Knee Arthritis Shots: What to Know

Medically Reviewed by David Zelman, MD on December 22, 2016
3 min read

When you have pain, stiffness, or other problems because of knee osteoarthritis (OA), and other treatments haven't helped, your doctor may suggest injections to ease your symptoms.

Shots in your knee joint are an option if you don’t get relief from a pain reliever like acetaminophen or ibuprofen, says Jemima Albayda, MD, a rheumatologist at Johns Hopkins University. Your doctor may also suggest injections if you can't take those drugs because of side effects.

The shot may be a little uncomfortable, but it shouldn't be very painful. To lessen the chance of infection, your doctor will clean your knee before giving you the shot.

If you have fluid in your knee, your doctor may drain it first. She may give you a numbing injection or spray before the shot of medicine.

There are several different kinds of injections, Albayda says, but the two main types for osteoarthritis are:

  • Corticosteroids
  • Viscosupplements with hyaluronic acid

Cortisone-type shots help ease joint inflammation. 

Fast relief. You may feel better as soon as you get the shot because you are numbed first, says Craig Bennett, MD, an orthopaedic surgeon at the University of Maryland Rehabilitation & Orthopaedic Institute. But when that wears off, you should feel relief of symptoms within a couple of days. Relief from these injections can last for several weeks to several months.

You can't use them very often. "Corticosteroids generally work more powerfully and better the first time in," Bennett says. Each time after that, you may get a little less relief. In most cases, Albayda suggests that people with OA get the shot no more than every 3 months.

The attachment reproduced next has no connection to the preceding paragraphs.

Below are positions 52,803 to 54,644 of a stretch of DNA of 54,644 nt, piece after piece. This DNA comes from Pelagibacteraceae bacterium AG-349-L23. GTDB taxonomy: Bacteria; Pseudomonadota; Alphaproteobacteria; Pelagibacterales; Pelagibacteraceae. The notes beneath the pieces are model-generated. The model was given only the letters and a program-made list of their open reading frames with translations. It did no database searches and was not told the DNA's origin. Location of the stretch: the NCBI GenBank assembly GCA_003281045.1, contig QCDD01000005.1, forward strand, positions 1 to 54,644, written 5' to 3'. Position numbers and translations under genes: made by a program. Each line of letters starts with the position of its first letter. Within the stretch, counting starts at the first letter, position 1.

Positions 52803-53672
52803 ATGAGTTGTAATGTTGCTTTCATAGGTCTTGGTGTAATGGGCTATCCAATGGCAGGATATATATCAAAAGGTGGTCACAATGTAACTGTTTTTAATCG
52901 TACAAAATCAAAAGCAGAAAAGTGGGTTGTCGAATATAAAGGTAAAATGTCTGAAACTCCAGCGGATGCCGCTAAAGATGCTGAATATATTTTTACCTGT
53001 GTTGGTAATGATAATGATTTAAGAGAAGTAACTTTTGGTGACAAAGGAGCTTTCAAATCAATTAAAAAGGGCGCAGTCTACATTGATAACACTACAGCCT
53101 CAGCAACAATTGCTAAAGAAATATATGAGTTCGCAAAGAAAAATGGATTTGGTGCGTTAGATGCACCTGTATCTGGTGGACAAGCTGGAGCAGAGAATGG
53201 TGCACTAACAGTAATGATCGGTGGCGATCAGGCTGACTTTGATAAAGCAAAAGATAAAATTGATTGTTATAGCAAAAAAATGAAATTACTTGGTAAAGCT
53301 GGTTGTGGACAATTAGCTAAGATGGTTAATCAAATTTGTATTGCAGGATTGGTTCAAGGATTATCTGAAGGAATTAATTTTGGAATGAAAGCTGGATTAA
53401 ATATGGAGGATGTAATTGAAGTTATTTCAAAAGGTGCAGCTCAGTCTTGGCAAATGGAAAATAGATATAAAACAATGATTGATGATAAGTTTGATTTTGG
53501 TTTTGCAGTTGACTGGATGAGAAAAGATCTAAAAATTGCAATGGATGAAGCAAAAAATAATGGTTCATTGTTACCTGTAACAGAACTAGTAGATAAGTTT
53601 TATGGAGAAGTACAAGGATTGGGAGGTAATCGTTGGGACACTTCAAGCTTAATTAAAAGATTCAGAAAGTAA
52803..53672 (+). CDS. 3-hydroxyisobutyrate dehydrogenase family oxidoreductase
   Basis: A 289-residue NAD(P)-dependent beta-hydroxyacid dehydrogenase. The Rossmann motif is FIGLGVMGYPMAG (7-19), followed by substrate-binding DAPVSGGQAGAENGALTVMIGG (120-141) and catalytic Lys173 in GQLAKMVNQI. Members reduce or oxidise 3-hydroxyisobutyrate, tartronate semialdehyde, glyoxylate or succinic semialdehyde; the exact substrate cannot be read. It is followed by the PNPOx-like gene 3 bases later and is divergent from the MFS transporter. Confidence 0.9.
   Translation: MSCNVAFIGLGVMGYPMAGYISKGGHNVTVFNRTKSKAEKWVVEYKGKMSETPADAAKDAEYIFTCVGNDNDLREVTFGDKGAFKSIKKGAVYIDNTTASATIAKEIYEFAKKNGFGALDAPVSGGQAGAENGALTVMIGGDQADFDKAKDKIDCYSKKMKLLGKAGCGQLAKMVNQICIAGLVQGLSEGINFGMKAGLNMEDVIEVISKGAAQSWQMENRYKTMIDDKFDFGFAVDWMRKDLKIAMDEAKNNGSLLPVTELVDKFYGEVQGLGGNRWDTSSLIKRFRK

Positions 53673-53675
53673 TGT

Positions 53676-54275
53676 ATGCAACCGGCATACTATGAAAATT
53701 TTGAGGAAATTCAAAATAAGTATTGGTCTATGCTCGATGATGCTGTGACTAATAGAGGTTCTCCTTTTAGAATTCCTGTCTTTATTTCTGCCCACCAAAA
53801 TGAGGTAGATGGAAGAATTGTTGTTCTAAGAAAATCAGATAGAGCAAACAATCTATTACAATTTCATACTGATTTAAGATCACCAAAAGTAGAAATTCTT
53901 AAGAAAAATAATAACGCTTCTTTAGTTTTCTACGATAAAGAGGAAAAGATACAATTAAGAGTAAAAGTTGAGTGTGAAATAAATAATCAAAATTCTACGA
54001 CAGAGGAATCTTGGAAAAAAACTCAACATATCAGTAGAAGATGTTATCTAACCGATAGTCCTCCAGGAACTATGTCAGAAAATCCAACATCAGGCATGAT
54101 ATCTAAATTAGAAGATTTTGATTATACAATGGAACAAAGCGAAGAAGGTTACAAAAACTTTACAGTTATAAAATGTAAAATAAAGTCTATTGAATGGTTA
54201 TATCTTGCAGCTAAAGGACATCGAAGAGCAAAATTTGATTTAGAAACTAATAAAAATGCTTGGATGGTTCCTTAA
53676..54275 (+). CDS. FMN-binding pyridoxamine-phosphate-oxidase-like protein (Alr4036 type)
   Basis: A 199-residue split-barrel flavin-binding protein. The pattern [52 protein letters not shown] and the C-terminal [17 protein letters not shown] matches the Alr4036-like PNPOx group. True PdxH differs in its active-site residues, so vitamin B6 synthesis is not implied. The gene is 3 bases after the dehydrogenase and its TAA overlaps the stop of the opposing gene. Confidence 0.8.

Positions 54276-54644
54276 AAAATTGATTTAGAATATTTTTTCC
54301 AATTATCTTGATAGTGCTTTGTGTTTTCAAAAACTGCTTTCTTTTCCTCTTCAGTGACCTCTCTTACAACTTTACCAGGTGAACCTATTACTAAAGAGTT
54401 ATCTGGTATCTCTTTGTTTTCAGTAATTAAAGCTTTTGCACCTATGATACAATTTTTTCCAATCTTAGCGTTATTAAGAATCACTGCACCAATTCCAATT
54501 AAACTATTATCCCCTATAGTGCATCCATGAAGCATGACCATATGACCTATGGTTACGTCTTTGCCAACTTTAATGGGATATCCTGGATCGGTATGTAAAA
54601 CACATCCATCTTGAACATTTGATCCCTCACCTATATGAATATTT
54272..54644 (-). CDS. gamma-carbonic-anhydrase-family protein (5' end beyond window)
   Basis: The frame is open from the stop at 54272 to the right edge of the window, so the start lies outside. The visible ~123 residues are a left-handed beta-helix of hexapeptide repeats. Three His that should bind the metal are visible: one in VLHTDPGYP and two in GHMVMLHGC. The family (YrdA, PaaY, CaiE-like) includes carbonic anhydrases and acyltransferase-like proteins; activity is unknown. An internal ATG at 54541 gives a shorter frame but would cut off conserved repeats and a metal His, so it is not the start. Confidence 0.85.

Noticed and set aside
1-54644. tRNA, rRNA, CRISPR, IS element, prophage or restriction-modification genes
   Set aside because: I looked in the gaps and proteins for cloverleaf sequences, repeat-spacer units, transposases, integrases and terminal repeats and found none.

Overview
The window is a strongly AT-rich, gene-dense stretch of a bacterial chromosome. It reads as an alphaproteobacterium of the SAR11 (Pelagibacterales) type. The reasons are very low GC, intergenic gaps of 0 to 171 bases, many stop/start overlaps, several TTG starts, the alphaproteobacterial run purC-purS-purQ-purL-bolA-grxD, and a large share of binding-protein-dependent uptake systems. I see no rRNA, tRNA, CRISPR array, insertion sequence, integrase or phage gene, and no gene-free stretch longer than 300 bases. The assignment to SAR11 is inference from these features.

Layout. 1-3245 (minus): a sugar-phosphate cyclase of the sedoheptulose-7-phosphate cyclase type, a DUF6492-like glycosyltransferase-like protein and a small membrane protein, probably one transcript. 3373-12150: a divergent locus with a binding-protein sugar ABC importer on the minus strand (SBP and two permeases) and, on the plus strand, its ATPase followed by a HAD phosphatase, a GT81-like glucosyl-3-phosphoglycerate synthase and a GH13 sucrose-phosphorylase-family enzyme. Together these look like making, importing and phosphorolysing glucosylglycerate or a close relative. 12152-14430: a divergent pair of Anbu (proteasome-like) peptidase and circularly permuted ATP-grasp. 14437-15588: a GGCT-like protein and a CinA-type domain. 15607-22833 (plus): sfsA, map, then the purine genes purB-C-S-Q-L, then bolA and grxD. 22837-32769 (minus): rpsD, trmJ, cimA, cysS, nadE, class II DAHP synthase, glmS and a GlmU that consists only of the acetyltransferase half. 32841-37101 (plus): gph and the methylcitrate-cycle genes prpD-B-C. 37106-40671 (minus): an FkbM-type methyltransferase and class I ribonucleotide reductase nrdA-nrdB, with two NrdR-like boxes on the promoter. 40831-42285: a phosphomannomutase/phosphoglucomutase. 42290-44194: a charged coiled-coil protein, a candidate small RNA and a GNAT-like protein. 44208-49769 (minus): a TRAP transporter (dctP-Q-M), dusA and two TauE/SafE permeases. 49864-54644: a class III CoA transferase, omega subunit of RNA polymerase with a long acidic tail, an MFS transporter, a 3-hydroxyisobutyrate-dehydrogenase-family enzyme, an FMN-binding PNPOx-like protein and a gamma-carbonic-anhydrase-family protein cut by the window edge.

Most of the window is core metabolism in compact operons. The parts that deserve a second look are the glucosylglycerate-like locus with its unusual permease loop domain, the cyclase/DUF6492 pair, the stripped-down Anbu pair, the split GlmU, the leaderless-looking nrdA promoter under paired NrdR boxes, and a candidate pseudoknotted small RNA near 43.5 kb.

Complications from injections are rare but can happen. Talk to your doctor to know your risks. You can also have a flare right after you get the shot. Getting corticosteroid injections can also affect blood sugar temporarily, so this may be a concern for several days if you have diabetes.

Hyaluronic acid is the fluid inside your knee. It keeps the bones in the joints moving smoothly against each other. When you have OA, the fluid changes and contributes to inflammation. These injections provide a man-made version of that fluid. This treatment is often offered to people who get no relief from pain relievers.

"I tell my patients it's like an oil job," Bennett says. "It's going to give your joint the same concentration and the same type of fluid that a healthy non-arthritic joint should have."

You may need more than one shot. Some hyaluronic acid injections provide relief with just one injection, but others come in a series of injections.

Relief takes time. Because these injections aren't usually given with a numbing drug, there's no immediate pain relief like you get with a steroid shot. It typically takes about a week or more before you start to feel better, Bennett says. The effect may last longer than cortisone shots -- up to 6 months or more.

They're expensive. These treatments are also typically more expensive than cortisone shots, says Joseph Bosco, MD, an orthopaedic surgeon at NYU Langone Medical Center’s Hospital for Joint Diseases. "With all these injections, be sure to ask your doctor if insurance will cover it and how much will it cost."

Some doctors are using this type of knee injection to treat knee OA symptoms. Doctors take your blood and collect the platelets, the part of blood that forms clots. They increase the number of platelets and inject them into your knee. Natural chemicals in platelets help heal injuries and lower inflammation.

Experts are still researching how well it works for osteoarthritis. It's very expensive and still in early stages of research, Albayda says, so it's not a mainstream form of OA treatment.